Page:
In 2015, the European Court of Human Rights, which rules on alleged human rights violations in the EU, received double the complaints than it did the year before. Many of these were dismissed either because they were improperly completed, covered ground already ruled on by the court, or simply didn't hold water. Just 15 percent of all applications received a judgement from the court in 2015.
In short, human rights complaints filed with the court are on an upwards trajectory in Europe, and the court has to sift through thousands of applications to find the few that are worth its time.
Now, a team of researchers from University College London (UCL) has devised an algorithm that can predict whether or not a human rights complaint is legitimate, with 79 percent accuracy. This technology, the researchers say, could automate the human rights pipeline by analyzing applications and prioritizing them for the court's human judges.
"It's important to give priority to cases where there was likely a violation of a person's human rights," said Nikos Aletras, a UCL computer scientist and co-author of a paper describing the work published on Sunday in PeerJ Computer Science, in an interview.
"The court has a huge queue of cases that have not been processed and it's quite easy to say if some of them have a high probability of violation, and others have a low probability of violation," added Vasileios Lampos, Aletras' colleague and also a co-author of the paper. "If a tool could discriminate between the classes and prioritize the cases with a high probability, then those people will get justice sooner."
The approach used by the team is fairly simple, as far as the quickly advancing field of deep learning goes. They first trained a Natural Language Processing neural network on a database of court decisions, which contains the facts of the case, the circumstances surrounding it, the applicable laws, and details about the applicant such as country of origin. This way, the program "learned" which of these aspects is most likely to correlate with a particular ruling.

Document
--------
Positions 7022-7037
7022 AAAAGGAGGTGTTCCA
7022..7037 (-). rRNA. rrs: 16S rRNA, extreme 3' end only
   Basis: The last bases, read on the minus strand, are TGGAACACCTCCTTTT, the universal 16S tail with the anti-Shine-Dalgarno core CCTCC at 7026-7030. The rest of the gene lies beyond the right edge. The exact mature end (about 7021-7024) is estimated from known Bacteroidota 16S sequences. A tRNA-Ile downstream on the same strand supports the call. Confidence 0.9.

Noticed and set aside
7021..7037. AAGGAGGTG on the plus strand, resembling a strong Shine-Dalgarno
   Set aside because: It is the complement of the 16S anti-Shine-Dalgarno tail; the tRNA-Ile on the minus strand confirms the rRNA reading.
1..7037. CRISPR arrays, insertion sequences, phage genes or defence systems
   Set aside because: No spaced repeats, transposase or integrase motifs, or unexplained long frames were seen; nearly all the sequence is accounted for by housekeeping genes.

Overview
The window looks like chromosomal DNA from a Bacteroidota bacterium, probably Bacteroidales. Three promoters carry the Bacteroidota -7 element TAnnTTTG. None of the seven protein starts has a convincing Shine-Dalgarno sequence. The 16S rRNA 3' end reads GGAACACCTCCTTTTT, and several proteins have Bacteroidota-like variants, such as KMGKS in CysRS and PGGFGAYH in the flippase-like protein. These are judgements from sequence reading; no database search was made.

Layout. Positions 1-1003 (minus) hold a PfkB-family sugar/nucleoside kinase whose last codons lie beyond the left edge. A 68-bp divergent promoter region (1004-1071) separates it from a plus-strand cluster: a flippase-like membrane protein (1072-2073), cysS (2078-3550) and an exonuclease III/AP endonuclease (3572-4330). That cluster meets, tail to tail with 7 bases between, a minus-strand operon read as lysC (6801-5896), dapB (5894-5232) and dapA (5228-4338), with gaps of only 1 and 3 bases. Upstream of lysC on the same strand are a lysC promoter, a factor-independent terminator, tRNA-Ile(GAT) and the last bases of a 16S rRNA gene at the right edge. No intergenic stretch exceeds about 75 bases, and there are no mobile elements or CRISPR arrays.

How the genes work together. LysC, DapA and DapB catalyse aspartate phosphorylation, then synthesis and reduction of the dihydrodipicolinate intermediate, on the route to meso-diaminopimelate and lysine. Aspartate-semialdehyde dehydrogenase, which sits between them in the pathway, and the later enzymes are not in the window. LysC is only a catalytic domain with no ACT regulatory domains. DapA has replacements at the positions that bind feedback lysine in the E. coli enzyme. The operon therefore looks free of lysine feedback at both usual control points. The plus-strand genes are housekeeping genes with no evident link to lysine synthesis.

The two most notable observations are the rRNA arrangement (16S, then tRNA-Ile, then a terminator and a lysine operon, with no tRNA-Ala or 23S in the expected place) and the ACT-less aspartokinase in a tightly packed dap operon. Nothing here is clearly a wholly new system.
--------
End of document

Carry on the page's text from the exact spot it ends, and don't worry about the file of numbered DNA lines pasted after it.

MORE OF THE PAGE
"Laws are not structured well enough for a machine to make a decision"
Next, the team fed the program human rights court decisions that it had never seen before and asked it to guess the judge's ruling, based on the constituent parts of the court's decision filing. As it turns out, almost every section—from details about the applicant to the bare facts of the complaint—had a similar accuracy rating of around 73 percent. When the AI looked at the court's run-down of the circumstances surrounding cases, however, that accuracy jumped to 76 percent.
This is important, according to the researchers, because it indicates that judges' rulings are more closely tied to the circumstances of individual cases than bare facts or dry laws. This is why, they say, humans are still needed to make nuanced decisions about other humans' lives, and why computers still can't be trusted to do the same—yet.
"It's the same thing as replacing teachers or doctors; it's impossible right now," said Lampos. "Laws are not structured well enough for a machine to make a decision. I think that judges don't follow a specific set of rules when making a decision, and I say that as a citizen and computer scientist. Different courts have different interpretations of the same laws, and this happens every day."
Aletras and Lampos admit that a good deal of their work's future promise, in terms of filtering applications, relies on how well court decisions reflect applications in their original state. This is impossible to know at the moment, they said, but they assume that courts have an interest in presenting the facts and circumstances of cases as neutrally as possible, making court decisions a "good proxy" for applications.
The next steps are trying out different types of machine learning on the same problem to see if the accuracy can get even higher, they said, and gaining access to human rights court applications.
If all goes well, human rights might be upheld in part by machines.